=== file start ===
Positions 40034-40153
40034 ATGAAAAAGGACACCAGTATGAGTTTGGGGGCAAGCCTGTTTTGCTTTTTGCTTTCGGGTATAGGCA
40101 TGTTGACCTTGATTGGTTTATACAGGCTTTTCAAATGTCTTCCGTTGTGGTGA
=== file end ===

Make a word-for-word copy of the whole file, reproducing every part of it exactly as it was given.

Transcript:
Positions 40034-40153
40034 ATGAAAAAGGACACCAGTATGAGTTTGGGGGCAAGCCTGTTTTGCTTTTTGCTTTCGGGTATAGGCA
40101 TGTTGACCTTGATTGGTTTATACAGGCTTTTCAAATGTCTTCCGTTGTGGTGA